8. Do you have any favorite contemporary Southern writers?

Allan Gurganus, Charles Portis, Padgett Powell, Mark Richard, Mary Robison, Karen Russell.

9. In her introduction as guest editor to New Stories from the South, 2010, Amy Hempel writes, “Much of what I read from the contemporary South has a soundtrack.” As a North Carolinian resident, what is your current Southern soundtrack?

Bullfrogs, crickets, dogs. If I had to pick music, Vic Chesnutt’s “West of Rome” and “Is the Actor Happy?”

10. * And the bonus q: You are stranded on a desert island with any celebrity, living only. Who would you choose?

I would drown myself rather than be stranded on a desert island with a celebrity.

Interview by
Megan Fishmann,

20 Comments On This Post:

August 18, 2010
10:25 am
A.E. Loveridge says...

Enter me- as a Southerner living in Pittsburgh, I’ll take all the Southern writing I can get my hands on.

August 18, 2010
10:32 am
Valerie says...

Loved the comment about whether he reads his stories when they’re in print!

August 18, 2010
10:39 am
ayse says...

Three cheers for Why Did I Ever! Look forward to reading Tower’s book. Congrats on its being included in New Stories from the South.

August 18, 2010
11:05 am
Jan says...

Intriguing. Now I want to read more.

August 18, 2010
11:10 am
jennie says...

If Amy Hempel’s involved, I’m in!

August 18, 2010
1:17 pm
Kulot says...

Enter me! Been dying to read Everything Ravaged, Everything Burned! 🙂

August 18, 2010
1:20 pm
Emily H. says...

Great interview!

August 18, 2010
1:23 pm
Rob says...

Hehe..gotta love Wells’ response to the bonus q. A bit extreme but I can see where he’s coming from 🙂

Wow, if yesterday’s comp sounded exciting then today’s is even more so: a copy of the anthology AND a copy of Well Towers’ short story collection. Please include me in the draw. (and thanks for responding to yesterday’s question and confirming that comp is open to those outside the US. Excellent!)

August 18, 2010
1:27 pm
Melanie says...

I checked Everything Ravaged, Everything Burned out of the Speed Read section of my library, but only got through a couple of the stories in time (no renewals)! I’d love a chance to savor each story. My favorite line in the stories I did read, “He watched a mouse walk out from behind the soda machine. It was eating a coupon.” -“The Brown Coast”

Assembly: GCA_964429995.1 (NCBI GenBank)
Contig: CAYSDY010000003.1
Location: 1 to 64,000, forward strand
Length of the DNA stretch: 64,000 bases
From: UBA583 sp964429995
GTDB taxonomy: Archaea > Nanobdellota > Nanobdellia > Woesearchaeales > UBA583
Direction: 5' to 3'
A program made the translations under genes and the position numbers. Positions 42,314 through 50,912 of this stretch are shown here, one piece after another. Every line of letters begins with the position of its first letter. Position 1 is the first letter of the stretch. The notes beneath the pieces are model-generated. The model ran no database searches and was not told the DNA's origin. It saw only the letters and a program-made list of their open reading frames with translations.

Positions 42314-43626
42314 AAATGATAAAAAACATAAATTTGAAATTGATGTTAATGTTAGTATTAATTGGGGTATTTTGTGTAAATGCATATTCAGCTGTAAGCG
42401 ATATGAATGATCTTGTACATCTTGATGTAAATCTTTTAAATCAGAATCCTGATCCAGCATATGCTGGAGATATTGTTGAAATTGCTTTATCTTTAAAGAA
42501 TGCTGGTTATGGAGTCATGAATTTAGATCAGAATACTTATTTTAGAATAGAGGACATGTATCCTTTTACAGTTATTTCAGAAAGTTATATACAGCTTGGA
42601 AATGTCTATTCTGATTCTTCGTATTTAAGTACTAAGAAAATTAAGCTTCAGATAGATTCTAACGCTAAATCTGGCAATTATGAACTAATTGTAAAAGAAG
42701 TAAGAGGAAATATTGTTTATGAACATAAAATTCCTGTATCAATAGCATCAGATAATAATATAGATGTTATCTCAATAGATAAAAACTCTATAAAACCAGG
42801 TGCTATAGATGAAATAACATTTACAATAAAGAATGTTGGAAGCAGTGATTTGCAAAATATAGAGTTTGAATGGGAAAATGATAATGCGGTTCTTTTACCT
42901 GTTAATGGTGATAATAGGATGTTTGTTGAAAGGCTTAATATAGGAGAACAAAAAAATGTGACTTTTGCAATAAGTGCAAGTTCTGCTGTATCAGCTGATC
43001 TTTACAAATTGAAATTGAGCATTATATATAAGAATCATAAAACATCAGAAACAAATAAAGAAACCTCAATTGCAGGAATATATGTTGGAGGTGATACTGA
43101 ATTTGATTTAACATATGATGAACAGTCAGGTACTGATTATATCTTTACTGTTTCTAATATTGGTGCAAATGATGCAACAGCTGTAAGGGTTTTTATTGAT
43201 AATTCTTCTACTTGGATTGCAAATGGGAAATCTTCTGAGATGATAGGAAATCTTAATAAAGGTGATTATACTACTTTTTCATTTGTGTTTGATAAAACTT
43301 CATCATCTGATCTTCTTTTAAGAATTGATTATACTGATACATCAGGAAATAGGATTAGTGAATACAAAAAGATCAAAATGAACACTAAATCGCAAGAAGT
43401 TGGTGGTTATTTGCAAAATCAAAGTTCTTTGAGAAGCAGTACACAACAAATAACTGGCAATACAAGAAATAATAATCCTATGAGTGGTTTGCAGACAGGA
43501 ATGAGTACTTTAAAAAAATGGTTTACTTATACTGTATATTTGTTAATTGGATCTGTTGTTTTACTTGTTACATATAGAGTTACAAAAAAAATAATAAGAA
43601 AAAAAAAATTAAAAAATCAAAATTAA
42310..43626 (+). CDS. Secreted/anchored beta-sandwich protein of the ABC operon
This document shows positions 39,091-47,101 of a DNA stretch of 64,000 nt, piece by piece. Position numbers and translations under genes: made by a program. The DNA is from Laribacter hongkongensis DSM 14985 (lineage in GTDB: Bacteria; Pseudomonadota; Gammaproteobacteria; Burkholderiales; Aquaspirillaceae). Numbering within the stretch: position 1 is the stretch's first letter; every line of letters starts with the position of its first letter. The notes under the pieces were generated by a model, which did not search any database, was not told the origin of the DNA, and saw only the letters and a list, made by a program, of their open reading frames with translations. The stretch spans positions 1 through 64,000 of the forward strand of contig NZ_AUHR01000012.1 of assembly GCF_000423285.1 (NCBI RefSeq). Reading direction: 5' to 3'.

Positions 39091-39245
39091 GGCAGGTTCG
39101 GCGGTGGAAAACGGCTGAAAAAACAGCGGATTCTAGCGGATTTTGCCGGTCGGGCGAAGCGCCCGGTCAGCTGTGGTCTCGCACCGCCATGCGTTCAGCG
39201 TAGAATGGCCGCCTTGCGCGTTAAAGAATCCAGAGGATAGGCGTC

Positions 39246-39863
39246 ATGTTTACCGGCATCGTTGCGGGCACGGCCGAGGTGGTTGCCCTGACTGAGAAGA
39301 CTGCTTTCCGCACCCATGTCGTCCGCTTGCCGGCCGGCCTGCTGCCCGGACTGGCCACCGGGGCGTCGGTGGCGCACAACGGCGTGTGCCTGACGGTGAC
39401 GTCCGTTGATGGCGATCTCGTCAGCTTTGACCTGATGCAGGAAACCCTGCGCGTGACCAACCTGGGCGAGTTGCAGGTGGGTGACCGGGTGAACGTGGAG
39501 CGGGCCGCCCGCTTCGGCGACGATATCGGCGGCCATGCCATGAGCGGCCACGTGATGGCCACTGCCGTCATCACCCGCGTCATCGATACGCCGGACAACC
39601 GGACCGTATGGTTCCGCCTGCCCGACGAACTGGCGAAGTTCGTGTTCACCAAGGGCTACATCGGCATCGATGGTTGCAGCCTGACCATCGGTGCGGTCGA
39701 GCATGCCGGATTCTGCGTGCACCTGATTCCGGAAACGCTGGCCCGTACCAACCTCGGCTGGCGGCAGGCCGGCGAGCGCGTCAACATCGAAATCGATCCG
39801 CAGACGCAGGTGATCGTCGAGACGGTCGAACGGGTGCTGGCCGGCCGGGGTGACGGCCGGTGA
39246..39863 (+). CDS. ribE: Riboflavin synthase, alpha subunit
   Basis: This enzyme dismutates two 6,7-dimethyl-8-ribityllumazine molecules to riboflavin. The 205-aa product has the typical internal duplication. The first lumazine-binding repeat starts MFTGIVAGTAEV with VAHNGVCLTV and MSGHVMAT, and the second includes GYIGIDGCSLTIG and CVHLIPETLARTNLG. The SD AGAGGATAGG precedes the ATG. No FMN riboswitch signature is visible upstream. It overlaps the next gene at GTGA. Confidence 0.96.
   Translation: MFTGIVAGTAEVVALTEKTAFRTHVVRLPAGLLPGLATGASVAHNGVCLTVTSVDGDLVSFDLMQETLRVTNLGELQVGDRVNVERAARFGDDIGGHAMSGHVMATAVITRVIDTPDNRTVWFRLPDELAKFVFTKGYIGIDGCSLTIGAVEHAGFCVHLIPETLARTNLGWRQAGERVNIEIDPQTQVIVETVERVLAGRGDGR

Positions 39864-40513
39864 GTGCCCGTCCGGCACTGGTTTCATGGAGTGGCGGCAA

August 18, 2010
1:28 pm
Marisa Birns says...

Not from the South, but have always loved spending summers in a mountain cabin in upstate New York and telling/hearing/laughing with friends as we tell each other our stories.

When I was very little, I used to sit under the table and listen to the adults. They didn’t mind because I never interrupted. Of course as an adult, I’m allowed to sit at the table with the others!

Though did dance on one once…

August 18, 2010
1:34 pm
David says...

Great interview. Hope I win! I luv Algonquin Books!

August 18, 2010
2:13 pm
Sara says...

Well now *I* feel the need to work moose suicide into a story somehow.

(And ooh – Pick me! Pick me!)

August 18, 2010
2:18 pm
shari says...

wells tower sounds like a swell guy. really enjoying this week of interviews. thanks.

August 18, 2010
5:41 pm
Erica says...

Sounds amazing–would love to read. 🙂

August 18, 2010
5:50 pm
Karen says...

I love that cool brown layer of water. Mmm.

August 18, 2010
6:21 pm
Jaime says...

I’ve heard excellent things about his stories. Would love a copy!

August 19, 2010
9:44 am
Sue B. says...

Enter me in the contest please! Sounds great.

August 19, 2010
10:37 am
Chase says...

I know of that cool layer of water. The sun heats the top of the water, makes it like bath water, so you swim down to the cool and it feels good. Let all the air out of your lungs you’ll sink down and be able to sit on the bottom.

August 19, 2010
12:51 pm
Michael Carter says...

Great interview!
Please enter me in the draw.

August 20, 2010
9:14 am
Susan says...

Can I still enter? I would love to have this!